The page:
Social services and housing departments told to work together

The case of R (Bempoa) v Southwark council is one which should
be circulated amongst senior staff in all local authorities where
there is both a housing and a social services department, and where
those departments instruct lawyers separately to protect their

Southwark wished to evict Ms Bempoa from the flat she occupied
and the housing department took the appropriate steps. However, Ms
Bempoa brought proceedings against the council as she claimed her
community care needs had not been assessed and that this would
impact on her housing situation.

In court, an undertaking was given on behalf of the council to
carry out the assessments for community carer services, and not to
evict her in the meantime. However, the undertaking was given in
the context of a case against the council acting in its social
services capacity and its lawyers took instructions from the social
services department.

The undertaking was not passed to the housing department, and Ms
Bempoa was evicted. The social services lawyer advised the housing
department to reinstate Ms Bempoa, but this was not done.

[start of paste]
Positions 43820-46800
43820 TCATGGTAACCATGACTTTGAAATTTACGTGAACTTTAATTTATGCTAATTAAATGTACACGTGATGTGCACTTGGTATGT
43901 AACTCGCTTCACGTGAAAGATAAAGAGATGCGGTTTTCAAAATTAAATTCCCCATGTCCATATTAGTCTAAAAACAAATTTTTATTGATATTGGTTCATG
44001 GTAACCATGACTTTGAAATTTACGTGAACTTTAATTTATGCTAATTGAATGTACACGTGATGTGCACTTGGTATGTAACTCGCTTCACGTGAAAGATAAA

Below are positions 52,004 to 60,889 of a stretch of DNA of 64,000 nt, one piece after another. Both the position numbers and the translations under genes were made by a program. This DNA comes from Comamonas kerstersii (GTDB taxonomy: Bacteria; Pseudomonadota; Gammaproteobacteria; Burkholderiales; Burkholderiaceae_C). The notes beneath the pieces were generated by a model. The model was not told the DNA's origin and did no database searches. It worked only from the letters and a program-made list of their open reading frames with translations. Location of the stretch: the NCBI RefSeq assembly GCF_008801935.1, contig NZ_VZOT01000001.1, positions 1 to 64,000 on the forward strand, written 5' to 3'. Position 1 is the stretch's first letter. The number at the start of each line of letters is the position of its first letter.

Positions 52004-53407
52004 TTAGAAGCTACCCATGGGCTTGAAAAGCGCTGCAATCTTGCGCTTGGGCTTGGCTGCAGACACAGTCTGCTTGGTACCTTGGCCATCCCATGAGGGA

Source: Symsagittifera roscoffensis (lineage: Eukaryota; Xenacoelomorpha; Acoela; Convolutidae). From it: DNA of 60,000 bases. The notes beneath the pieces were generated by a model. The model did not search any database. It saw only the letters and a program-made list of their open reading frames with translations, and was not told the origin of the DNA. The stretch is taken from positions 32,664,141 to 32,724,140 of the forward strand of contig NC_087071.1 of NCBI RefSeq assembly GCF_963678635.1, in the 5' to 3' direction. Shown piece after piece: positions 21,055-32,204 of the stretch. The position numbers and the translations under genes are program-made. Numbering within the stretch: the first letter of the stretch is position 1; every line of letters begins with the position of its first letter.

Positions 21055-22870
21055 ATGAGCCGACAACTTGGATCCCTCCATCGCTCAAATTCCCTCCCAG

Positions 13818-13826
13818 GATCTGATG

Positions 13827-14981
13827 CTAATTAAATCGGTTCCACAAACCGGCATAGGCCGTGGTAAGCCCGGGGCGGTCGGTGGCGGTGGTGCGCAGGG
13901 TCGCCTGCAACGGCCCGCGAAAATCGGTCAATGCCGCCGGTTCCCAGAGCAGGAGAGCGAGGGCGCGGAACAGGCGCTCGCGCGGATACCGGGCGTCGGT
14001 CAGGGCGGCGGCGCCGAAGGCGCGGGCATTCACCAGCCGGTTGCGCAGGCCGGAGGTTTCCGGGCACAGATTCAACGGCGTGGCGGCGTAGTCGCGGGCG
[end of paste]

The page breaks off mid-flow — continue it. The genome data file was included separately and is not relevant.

Proceedings were brought for contempt of court.

Mr Justice Munby was scathing about the actions of the council.
He underlined the importance of abiding by undertakings given to
the court. He made it very clear that an undertaking bound all
departments of the council however the council decided to arrange
its legal department.

He identified systemic failures in the council’s
procedures as there was no system for informing different
departments of undertakings given to the court. He insisted that if
councils arranged their legal department so that different sections
gave advice to different departments then there must be systems for
communicating between the two departments. The “social services”
lawyer was brought to court to face cross-examination and questions
from the judge as to how the state of affairs had come about.

Comment: Communication problems between housing and social
services departments in unitary authorities are very common. Often
legal departments will claim to be advising either social services
or housing and claim to have no knowledge about the other
department. This judgement is likely to be used in every case where
this argument is raised, and authorities will be expected to
demonstrate effective lines of communication between departments
and between their respective legal advisers.

Stephen Cragg

Doughty Street Chambers



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